The Price of Fame
The publication of On the Road transformed Kerouac’s life. A famous review in The New York Times referred to it as The Sun Also Rises of its day, a book that captured the feelings of a generation. This generation had already been dubbed the Beat Generation, a term coined by Kerouac. On the Road seemed to capture a mood that was developing in the nation, the same mood expressed by Marlon Brando in The Wild One and in rock ‘n’ roll music: a cry for freedom, a rebellion against the norm. But to the mainstream public, Kerouac was perceived more as a rabble-rouser than the inward-directed philosopher he actually was.
On the Road placed Kerouac square in the center of a maelstrom that would develop into the fervent ’60s, but he was never comfortable as the spokesman for a generation. Although he enjoyed some of the fruits of success, such as being able to buy a house, he began to retreat from the role foisted upon him by commentators and members of the public. “I really wanta dig into my art like a maniac,” he wrote, “and pay no attention to promotion (which everybody wants me to do…what a waste of sweet life!).” Promoting his work and submitting himself to endless rounds of interviews that forced him to expound on the meaning and purpose of “the beats” wore him down and contributed to his over-reliance on pills and drink.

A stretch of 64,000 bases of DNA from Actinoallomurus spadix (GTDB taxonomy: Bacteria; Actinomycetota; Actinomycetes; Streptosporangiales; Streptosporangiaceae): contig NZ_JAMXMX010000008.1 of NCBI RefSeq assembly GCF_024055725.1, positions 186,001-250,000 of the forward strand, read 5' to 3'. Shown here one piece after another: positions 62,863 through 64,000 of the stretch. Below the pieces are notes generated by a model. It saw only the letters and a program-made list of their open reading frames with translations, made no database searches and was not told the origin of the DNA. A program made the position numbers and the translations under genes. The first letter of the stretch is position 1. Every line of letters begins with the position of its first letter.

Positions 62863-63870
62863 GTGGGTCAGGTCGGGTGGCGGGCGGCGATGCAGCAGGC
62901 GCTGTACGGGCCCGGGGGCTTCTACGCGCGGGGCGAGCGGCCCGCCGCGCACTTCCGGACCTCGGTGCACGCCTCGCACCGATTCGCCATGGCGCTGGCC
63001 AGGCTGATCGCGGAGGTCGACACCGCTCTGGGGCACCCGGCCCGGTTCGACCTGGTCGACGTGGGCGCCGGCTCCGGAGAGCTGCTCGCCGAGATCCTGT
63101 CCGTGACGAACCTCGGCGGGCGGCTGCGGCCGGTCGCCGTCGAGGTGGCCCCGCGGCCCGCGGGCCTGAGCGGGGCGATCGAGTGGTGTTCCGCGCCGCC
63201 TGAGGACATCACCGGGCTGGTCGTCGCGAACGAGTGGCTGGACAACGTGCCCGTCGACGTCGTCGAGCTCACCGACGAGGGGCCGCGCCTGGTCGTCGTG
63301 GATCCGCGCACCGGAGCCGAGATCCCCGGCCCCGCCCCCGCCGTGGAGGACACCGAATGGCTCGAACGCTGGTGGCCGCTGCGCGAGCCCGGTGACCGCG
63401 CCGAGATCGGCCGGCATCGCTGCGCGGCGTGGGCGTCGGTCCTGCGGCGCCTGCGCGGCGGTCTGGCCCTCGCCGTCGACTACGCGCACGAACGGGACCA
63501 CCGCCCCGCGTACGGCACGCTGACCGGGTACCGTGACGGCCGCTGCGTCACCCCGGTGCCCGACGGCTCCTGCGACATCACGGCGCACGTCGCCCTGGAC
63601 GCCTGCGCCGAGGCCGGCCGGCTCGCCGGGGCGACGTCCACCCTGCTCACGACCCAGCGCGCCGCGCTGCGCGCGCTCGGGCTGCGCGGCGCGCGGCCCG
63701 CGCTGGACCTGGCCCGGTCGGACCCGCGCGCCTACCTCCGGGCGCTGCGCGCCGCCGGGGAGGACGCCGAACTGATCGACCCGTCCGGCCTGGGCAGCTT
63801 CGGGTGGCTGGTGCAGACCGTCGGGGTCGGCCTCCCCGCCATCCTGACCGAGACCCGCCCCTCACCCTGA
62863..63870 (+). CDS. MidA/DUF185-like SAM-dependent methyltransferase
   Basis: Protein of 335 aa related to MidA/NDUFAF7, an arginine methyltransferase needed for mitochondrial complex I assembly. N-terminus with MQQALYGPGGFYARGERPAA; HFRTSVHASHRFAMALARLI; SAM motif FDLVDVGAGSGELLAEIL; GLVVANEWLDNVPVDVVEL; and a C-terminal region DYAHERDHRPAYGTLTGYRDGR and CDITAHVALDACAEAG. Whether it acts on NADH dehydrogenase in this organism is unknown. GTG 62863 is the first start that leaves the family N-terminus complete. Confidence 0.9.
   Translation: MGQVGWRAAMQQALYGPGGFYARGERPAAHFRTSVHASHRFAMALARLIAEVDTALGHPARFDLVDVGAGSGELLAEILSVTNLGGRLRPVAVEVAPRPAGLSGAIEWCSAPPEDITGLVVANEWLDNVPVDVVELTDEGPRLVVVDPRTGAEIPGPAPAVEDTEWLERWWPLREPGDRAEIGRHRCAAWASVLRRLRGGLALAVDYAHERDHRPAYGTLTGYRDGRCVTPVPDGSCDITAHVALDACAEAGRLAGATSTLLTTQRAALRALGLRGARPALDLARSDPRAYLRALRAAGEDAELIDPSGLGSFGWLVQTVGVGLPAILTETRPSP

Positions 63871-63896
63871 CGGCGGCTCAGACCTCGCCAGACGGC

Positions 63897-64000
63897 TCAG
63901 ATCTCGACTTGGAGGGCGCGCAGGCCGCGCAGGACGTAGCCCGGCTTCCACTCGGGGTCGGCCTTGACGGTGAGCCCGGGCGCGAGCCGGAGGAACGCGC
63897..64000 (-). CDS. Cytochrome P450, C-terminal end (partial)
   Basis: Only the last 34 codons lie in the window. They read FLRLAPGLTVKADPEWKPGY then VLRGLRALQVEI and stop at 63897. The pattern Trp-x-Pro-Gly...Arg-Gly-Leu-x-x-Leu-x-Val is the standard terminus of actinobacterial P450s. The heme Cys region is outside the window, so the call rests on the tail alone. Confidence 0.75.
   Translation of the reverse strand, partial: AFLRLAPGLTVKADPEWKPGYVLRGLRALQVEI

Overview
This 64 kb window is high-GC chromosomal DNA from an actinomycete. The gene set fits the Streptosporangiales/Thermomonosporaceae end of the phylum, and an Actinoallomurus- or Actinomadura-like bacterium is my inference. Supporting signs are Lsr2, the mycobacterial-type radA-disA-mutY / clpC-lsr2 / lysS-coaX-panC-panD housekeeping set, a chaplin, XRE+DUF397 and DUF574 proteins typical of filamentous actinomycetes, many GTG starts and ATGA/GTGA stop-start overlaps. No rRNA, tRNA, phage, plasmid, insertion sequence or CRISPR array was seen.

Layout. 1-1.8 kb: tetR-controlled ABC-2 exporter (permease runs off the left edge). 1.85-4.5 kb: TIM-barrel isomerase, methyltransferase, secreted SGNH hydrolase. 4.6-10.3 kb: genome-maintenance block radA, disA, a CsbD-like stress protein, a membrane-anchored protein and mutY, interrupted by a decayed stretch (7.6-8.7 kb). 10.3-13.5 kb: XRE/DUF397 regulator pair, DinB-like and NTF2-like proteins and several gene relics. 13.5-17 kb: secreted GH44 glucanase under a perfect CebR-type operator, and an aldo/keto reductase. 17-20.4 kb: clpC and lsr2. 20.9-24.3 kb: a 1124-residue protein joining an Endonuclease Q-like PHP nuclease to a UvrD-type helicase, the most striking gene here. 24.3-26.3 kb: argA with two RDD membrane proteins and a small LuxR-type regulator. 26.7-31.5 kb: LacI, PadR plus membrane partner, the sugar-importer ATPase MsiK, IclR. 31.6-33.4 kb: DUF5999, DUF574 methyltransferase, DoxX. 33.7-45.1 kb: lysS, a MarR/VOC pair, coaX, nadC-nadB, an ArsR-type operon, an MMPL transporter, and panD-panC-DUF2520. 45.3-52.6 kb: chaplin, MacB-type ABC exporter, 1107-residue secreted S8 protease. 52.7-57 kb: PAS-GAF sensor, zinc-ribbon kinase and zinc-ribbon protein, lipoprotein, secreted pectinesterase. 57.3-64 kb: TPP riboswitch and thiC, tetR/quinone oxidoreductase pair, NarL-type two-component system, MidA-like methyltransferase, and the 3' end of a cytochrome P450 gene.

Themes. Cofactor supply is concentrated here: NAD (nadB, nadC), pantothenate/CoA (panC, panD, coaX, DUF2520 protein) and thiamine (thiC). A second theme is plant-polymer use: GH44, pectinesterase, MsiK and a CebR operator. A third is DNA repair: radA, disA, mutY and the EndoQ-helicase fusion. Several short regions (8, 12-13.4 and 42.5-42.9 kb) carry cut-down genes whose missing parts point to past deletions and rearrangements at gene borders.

But even more seriously, his reputation as being the ringleader of a rebellious movement during the conservative ’50s opened him up to death threats, unwarranted attention from cops eager to corral a “beatnik” for marijuana possession, and even actual physical violence. One night outside of a bar on Bleecker Street, Kerouac was beaten badly by three men who were never apprehended. One can safely assume that these gentlemen were not members of the Beat Generation.